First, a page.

Dieting Success – Part I – Reframing

This is the first of a two-part post on increasing weight management and nutrition related success.

Many people set goals for weight/body fat content in their pursuit or maintenance of fitness. Diets of every kind are notorious for failing to modify eating habits (and maintaining weight loss). A primary reason is that dieting is a matter of restriction. It’s about NOT having something. Psychologically that amounts to punishment. How long does anyone stick with something that is punishing?

One issue rarely addressed on this topic is that the mere term – diet – has become a four-letter word. It connotes restriction, denial and punishment. Psychologically, we cannot expect people to stick to something that is punishing.

Yet diet also means – what you consume. But since the word itself conjures up so many negative impressions and feelings, my first step is to reword it to reframe it. My approach is to refer to your diet as your nutrition and fuel. You are not “on” a diet. You are taking care of your nutrition and fueling needs.

Many of you may say that this is only semantics. You are right. Words carry meanings. Those meanings may or may not be accurate as they are individually defined and personalized. Our personal experiences shape those meanings and they often carry emotional baggage along. The meanings and emotions shape your reality. Want proof? Just ask people about dieting.

To kick start viewing your food and beverage consumption as your nutrition status begin restating typical questions you pose regarding diet. From now on ask empowering questions to reframe the old “diet” thing.

  • How has your nutrition been today?
  • Have you fueled your body appropriately today?
  • Did you fuel your body as an athlete today?
  • What can I do to improve my nutrition for the rest of today?
  • What nutrition needs do I have in preparation for tomorrow, or my workout?
  • Is this how an athlete manages nutrition?

Notice that these focus on physical needs and healthy outcomes. They avoid a focus on restrictions and punishments. Reframing is one step in directing your behaviors towards those outcome goals.

If you have other ways to reframe your nutrition related behaviors please share them.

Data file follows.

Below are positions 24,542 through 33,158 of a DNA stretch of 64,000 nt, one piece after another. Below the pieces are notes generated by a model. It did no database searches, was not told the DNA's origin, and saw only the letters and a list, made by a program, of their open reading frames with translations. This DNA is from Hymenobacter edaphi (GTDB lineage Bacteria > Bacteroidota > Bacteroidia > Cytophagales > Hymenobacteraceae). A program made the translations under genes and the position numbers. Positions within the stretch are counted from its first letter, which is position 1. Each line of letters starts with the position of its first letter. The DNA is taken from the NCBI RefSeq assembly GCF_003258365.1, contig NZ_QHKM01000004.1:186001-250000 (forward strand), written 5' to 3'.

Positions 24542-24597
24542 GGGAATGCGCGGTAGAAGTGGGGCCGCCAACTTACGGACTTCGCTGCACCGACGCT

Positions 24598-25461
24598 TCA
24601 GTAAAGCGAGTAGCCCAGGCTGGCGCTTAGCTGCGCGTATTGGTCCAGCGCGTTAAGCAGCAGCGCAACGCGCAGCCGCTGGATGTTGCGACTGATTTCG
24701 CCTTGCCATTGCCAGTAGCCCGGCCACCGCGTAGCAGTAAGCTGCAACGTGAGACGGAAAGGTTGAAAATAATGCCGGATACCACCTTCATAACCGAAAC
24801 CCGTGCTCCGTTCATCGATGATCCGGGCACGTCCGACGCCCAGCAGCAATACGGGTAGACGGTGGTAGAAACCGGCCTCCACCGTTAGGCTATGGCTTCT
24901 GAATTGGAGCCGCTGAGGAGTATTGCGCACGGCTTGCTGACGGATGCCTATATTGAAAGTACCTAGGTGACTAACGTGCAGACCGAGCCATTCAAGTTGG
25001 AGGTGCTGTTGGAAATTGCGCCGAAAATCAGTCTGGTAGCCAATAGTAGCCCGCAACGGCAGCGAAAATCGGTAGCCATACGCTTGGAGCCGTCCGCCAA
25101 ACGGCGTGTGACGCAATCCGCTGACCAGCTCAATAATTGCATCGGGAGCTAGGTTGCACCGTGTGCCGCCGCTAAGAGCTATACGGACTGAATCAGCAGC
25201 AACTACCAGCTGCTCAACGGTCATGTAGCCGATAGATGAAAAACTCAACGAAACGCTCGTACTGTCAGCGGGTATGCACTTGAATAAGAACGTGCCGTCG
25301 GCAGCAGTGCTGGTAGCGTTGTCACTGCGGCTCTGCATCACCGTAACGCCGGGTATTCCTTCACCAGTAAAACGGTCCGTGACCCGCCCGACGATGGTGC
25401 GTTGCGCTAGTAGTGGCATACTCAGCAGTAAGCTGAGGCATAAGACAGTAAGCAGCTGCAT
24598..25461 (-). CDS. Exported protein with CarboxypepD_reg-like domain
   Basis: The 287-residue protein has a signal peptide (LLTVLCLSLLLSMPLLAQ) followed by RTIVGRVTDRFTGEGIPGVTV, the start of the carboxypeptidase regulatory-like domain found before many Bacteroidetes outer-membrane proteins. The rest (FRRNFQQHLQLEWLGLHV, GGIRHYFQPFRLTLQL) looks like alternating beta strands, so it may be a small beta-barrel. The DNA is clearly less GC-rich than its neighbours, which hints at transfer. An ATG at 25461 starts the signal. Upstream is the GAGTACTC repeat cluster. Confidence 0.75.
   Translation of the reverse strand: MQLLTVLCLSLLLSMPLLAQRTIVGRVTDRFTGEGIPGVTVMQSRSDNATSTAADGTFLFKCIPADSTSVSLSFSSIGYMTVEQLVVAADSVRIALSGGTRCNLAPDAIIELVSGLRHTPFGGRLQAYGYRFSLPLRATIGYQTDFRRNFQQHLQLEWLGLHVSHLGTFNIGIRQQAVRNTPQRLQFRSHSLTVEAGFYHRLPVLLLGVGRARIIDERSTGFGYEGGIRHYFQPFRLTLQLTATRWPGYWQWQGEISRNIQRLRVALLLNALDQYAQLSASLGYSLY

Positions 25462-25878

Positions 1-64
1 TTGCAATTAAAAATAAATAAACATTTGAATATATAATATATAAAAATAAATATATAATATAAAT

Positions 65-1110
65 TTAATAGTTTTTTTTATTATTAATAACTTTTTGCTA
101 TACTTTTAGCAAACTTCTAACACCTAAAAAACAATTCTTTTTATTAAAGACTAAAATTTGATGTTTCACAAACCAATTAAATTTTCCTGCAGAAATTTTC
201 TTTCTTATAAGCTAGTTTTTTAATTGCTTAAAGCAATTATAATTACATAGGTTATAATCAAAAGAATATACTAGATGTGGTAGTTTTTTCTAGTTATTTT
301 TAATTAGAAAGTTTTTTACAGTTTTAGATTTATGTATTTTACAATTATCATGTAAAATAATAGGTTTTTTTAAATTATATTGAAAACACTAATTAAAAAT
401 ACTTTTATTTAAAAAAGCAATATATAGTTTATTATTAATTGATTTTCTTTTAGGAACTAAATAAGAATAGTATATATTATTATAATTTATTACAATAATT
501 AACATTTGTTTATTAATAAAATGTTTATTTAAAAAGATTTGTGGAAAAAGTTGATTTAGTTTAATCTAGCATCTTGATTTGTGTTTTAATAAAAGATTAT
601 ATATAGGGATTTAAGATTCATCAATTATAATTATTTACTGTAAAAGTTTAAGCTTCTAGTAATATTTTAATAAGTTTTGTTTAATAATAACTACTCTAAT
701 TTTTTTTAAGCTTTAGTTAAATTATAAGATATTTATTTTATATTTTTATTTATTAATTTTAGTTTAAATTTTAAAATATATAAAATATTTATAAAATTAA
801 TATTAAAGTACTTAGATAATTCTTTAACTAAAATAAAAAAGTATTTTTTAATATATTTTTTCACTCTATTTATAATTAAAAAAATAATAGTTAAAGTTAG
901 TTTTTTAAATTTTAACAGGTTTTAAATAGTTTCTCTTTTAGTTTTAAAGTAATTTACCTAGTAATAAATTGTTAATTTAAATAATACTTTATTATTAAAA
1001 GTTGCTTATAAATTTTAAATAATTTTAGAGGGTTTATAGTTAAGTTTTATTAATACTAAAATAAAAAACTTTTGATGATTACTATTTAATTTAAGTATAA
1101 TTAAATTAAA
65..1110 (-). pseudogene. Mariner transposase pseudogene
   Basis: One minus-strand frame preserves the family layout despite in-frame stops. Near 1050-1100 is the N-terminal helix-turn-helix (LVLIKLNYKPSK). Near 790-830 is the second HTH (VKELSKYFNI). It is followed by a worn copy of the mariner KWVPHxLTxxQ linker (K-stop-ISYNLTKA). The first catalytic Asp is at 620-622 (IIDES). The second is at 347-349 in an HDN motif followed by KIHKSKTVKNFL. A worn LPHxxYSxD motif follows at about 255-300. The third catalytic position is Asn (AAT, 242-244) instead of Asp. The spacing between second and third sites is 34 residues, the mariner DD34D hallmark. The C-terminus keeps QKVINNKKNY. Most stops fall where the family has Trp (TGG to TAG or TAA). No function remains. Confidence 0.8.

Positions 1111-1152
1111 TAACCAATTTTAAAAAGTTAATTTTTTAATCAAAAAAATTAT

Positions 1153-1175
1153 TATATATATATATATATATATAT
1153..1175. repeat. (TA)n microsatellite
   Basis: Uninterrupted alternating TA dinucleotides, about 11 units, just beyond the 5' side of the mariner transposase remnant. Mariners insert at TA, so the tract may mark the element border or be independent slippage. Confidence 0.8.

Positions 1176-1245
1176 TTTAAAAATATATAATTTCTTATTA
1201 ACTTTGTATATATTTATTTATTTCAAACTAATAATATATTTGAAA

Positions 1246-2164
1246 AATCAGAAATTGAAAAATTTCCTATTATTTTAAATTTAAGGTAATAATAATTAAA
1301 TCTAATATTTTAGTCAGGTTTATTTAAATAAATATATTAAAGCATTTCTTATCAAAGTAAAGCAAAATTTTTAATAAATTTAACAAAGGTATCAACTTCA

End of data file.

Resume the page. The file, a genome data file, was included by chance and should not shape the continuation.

Part II

4 comments on “Dieting Success – Part I – Reframing”

  1. Jackie

    This is such a timely topic for me. As a competitive dancer (and being over 50 years old) I can struggle to maintain a healthy outlook on nutrition and fuel for my sport. I notice a big difference in my stamina when I have not fueled well the previous day. There’s also the superficial aspect of my sport; my weight needs to be in check, and with age that takes an ever-more-mindful approach. I’ve made some recent changes that I am seeing direct benefits from: sharply decreasing my bread and sweets intake has given me added energy and reduced mid-section flab. Every time I look longingly at a cupcake (which actually occurs less often these days) I focus on the positive effects I’ve been seeing by limiting low-quality fuel in my diet. Thanks for this post!

    • Coach Dean

      How do you get around the idea of restriction or denial as part of sticking to it? At some point most people give in because they can deny themselves just so long…. and usually those payoffs are too far off in the future.

  2. Jackie

    I try very hard to frame it as “prevention” when I skip the cookies, not “sacrifice”. And I also try to be flexible; severe restrictions are so much harder to follow and makes you kind of an annoying person to be around, frankly. So, home-made cream puffs at a friend’s dinner party? Bring it! Ice cream in front of the TV? Not so much.

    • Coach Dean

      Ah yes moderation. It is interesting you mention about being annoying to people around you. This in fact ends up one more negative reinforcement that will either: further whittle away at your will power OR if you are otherwise motivated it will feed your will power just to annoy others and to “show them” you can do it.

Leave A Reply

Skip to toolbar